More Muscle Mass

The dumbbell Romanian deadlift is effective at training the glutes and hamstrings at a long muscle length, because working with dumbbells generally lets you get into a deeper hinge position, stretching the glutes and hamstrings even further than you might otherwise be able to. 

Assuming you keep your sets and reps consistent, training your muscles at physically longer lengths can spur more muscle growth than when you train your muscles are at a shorter lengths (though this finding isn’t widely-replicated in literature just yet). (1) Since the dumbbell Romanian deadlift is all about eccentric, muscle-lengthening movement, it can increase your muscle-building capacity.

Stronger Hips

Adding the dumbbell Romanian deadlift can also increase general hip extensor strength, which is very important for many different sports as well as day-to-day physical activity

You’ll want stronger hips if you perform strength sports like powerlifting or Olympic lifting, but you’ll also want to train your hip extensors for daily tasks or other movements you get down with in the weight room.

Better Deadlift Technique

Dumbbell Romanian deadlifts can be a load-limiting way of practicing a weighted hip hinge. A good hinge is essential important component for competence in conventional or sumo deadlifts, which is important for powerlifters.

For people who do not hip hinge well in deadlifts, what happens quite often is that they will either sit down too low for the deadlifts to load their legs more, or they will round through the back to compensate. This will make the lift less efficient long term. 

By improving your hip hinge for deadlifts, you also help improve your ability to lock out at the top of the movement.

Who Should Do the Dumbbell Romanian Deadlift

With all of the benefits that the dumbbell Romanian deadlift offers, various different training populations should consider adding the dumbbell Romanian deadlift into their training.


Beginner gymgoers can benefit from using light weights with the dumbbell Romanian deadlift to increase muscle mass around the glutes and hamstrings, while improving the ability to hinge through the hips.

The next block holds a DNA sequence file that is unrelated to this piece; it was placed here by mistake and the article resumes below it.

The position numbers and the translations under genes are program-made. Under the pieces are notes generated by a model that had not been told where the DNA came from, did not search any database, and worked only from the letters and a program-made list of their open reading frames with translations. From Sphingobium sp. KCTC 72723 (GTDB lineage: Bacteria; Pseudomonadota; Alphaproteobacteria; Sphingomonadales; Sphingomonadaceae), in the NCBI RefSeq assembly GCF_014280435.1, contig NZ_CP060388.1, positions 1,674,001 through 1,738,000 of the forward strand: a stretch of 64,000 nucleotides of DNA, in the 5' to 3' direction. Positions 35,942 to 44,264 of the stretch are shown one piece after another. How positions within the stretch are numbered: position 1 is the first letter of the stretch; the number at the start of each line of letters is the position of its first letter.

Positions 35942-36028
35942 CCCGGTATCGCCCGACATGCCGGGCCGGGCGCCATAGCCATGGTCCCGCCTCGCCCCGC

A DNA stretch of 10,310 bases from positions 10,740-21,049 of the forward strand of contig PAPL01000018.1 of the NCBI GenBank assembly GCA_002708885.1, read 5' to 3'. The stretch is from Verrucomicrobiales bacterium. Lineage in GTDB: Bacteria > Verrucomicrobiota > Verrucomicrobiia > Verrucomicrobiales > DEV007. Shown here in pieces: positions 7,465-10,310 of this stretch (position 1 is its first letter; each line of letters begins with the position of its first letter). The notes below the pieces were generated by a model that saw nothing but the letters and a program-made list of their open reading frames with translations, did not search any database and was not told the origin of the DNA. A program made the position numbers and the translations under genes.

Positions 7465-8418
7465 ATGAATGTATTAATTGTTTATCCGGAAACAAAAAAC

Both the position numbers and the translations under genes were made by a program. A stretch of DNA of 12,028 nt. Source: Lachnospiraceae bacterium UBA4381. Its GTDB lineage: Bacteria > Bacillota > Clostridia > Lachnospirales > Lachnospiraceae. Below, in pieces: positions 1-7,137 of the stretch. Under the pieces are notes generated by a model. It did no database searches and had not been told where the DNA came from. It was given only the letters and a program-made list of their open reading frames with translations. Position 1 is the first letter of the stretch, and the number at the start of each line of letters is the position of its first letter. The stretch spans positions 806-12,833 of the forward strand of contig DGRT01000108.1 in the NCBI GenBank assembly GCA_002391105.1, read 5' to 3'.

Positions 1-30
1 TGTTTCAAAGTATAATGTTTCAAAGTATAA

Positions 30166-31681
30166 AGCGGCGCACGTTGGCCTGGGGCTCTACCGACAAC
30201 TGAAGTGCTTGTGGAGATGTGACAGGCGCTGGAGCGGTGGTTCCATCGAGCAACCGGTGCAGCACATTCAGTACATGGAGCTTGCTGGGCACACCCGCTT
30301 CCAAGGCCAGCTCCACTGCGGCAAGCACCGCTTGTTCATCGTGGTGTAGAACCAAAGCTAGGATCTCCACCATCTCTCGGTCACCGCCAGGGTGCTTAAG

Dumbbells often feel more intuitive and can be easier to work with for a first-timer than a barbell, though you can certainly start with the barbell if you wish.


Powerlifters can use the dumbbell Romanian deadlift as an accessory exercise for their posterior chains. The posterior chain includes muscles such as the traps, lats, lower back, glutes and hamstrings.

Powerlifter using a low-bar squat
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These muscles are important for performance of the deadlift and back squat. Long-term success in powerlifting is about more than simple strength; you should also strive to develop robust muscularity and become a well-rounded athlete. The dumbbell Romanian deadlift is a great way to do so.


Dumbbell Romanian deadlifts have a place in a bodybuilder’s training routine, too. You can potentially add it to a training day in which you want to focus on your glutes and hamstrings. Since you don’t have to lift especially heavily for the dumbbell Romanian deadlift to be effective, you can perform it towards the end of your leg day and grab a nasty hamstring pump along the way. 

Dumbbells for Deadlifts

Dumbbell Romanian deadlifts are super useful for your training goals — if you implement them in your routine appropriately. With sensible programming and sound technique, an exercise like the dumbbell Romanian deadlift might be just what you need to break through your plateaus and grab new gains in the process. 

Frequently Asked Questions

Here are some other questions that many gym goers and athletes often ask about the dumbbell Romanian deadlift. 

What are dumbbell Romanian deadlifts good for?

Dumbbell Romanian deadlifts are good for hip extension strength, glute and hamstring muscle mass as well as improving hip mobility. With an appropriate weight, you’ll benefit most from this exercise by reaching through your maximum range of motion.

Is the Romanian deadlift better with dumbbells?

The Romanian deadlift is better for glute and hamstring strength as you can load more weight easier as well as move in a way that keeps your hips back and up to stretch your glutes and hamstrings. Dumbbells can be better for you if you want focus practicing the movement without the barbell restricting shin movement.

Should you go heavy on the dumbbell Romanian deadlift?

You should go heavy on the Romanian deadlift if you are looking to increase hip strength. Attempt to train the Romanian deadlift with 5 or more repetitions with 2 to 4 repetitions in reserve to help increase hip strength.


1. Oranchuk DJ, Storey AG, Nelson AR, Cronin JB. Isometric training and long-term adaptations: Effects of muscle length, intensity, and intent: A systematic review. Scand J Med Sci Sports. 2019 Apr;29(4):484-503.

Featured Image: Lysenko Andrii / Shutterstock